A couple weeks ago, I was fortunate enough to win a pack from Mystery Ranch from their #hauloffame photo contest on Instagram. They were gracious enough to pick my photo, and then let me pick out a pack paired with their guidelight frame. A week later it showed up on the front porch. This will be my initial thoughts and impressions about the pack, and later on this fall, after I get to throw some elk meat in it a time or two, I will write some more about my thoughts on it.
To be completely honest, I had a Mystery Ranch pack, well packs actually, in the past. I had a crewcab, Metcalf, and dragonslayer at different points in time, but I sold those off about 5 years ago to explore other options. Since then, I have used both Kifaru and Stone Glacier with great success, and have had a few packs from both of them respectively. Originially, I had some things that I didn’t particularly like about Mystery Ranch’s old NICE frame, but from initial impressions it seems that they have fixed the majority of what I disliked about that system. Below are the areas that I felt like my old Mystery Ranch pack lacked in, and how I feel that the issues were solved in the newer version that has been out for a few years.
This is the obvious one in my opinion. Not everything about a pack can be summed up by total weight by any means, but it does factor in, at least to me. The crewcab pack I had back in 2012 weighed in at 7lbs and 14oz empty and without add on accessories. To me, an 8lb empty pack is overkill, even for the level of durability that a mystery ranch product provides. Stone glacier has proven that an incredibly durable and reliable pack can be built for well under 5lbs, and even under 4lbs in some of their products, while still remaining capable of carry weights into triple digit figures.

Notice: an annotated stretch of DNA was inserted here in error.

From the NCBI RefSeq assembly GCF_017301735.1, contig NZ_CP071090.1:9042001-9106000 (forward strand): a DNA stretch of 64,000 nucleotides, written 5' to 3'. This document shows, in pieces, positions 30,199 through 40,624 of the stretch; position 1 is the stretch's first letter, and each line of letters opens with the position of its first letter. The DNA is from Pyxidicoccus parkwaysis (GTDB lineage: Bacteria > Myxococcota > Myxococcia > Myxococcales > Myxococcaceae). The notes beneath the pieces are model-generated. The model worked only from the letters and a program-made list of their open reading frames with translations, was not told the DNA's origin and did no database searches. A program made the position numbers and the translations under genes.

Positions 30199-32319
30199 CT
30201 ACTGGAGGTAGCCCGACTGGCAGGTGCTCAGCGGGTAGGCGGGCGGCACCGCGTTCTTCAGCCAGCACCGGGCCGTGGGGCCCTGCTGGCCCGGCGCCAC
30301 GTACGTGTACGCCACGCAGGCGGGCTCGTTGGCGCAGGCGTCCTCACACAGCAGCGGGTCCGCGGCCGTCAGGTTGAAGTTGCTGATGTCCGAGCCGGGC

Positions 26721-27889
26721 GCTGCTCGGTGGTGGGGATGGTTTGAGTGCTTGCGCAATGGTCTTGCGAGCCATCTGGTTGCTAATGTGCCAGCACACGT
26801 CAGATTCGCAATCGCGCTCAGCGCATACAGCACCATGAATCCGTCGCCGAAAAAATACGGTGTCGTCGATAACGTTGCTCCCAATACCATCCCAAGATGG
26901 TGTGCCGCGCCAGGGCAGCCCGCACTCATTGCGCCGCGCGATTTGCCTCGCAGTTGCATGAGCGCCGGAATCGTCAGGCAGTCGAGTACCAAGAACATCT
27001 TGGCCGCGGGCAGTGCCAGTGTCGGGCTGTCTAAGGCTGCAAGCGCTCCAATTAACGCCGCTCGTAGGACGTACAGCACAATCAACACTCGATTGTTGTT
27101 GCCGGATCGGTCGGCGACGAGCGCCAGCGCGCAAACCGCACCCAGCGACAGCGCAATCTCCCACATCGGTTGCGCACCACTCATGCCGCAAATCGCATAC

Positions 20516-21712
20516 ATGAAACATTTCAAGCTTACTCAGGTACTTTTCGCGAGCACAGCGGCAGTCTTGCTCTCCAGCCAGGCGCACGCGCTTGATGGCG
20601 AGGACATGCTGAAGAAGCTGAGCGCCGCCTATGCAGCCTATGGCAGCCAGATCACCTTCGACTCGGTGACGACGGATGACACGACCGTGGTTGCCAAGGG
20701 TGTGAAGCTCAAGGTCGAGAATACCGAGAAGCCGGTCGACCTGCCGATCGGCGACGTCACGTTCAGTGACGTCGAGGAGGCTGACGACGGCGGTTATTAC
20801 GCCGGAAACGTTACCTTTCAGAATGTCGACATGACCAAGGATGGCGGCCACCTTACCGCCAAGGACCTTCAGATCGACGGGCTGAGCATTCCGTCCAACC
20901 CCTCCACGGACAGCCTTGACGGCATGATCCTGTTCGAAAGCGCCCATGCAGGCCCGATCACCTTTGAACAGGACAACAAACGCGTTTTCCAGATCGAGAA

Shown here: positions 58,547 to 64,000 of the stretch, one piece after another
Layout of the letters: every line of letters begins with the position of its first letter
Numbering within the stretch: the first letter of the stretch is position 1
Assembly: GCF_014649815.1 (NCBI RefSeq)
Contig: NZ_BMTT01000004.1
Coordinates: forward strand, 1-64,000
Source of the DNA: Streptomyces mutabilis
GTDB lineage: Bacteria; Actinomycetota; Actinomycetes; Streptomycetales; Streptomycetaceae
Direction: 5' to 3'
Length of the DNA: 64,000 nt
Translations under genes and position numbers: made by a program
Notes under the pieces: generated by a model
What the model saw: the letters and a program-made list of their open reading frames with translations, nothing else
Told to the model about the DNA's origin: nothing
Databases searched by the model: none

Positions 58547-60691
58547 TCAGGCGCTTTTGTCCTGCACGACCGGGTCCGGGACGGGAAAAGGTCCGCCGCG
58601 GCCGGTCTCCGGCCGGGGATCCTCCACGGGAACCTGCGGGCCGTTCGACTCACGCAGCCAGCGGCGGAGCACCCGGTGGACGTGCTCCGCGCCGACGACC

I was happy to see that when I put the pintler on the scale it was much closer to the 5lb mark than it’s older predecessor, thelongbow, was on the NICE frame. It still won’t be the lightest pack on the market, but they’ve cut the weight down enough to make it a competitive option while still providing a very good frame for load hauling.
Load Lifter/ Frame Height
This is probably the number one reason I had sold my NICE frame and pack bags originally. The old frame had no functional shoulder lift other than a glorified stabilizer strap from the shoulder straps to the top of a short frame. Around the time I sold my NICE frame Mystery Ranch did come out with an add on accessory that I believe was called a lift kit, but it added even more weight to the old design, and just seemed like too much of a bandaid to me.
The newer guidelight frame addressed this issue in its design by providing a taller frame and plenty of lift for people of average height. It may have adequate lift for longer torso sizes as well, but I can’t especially comment on that as I am only 5’8″. There is plenty of rigidity in the frame to get the lift needed, and the angle is adjustable at least on the lower side where it attaches to the shoulder straps. I also like that the frame attachment for the load lifter and the upper compression straps come from the same point on the top of the frame, which helps the two opposite forces balance each other out some and eliminate some stress.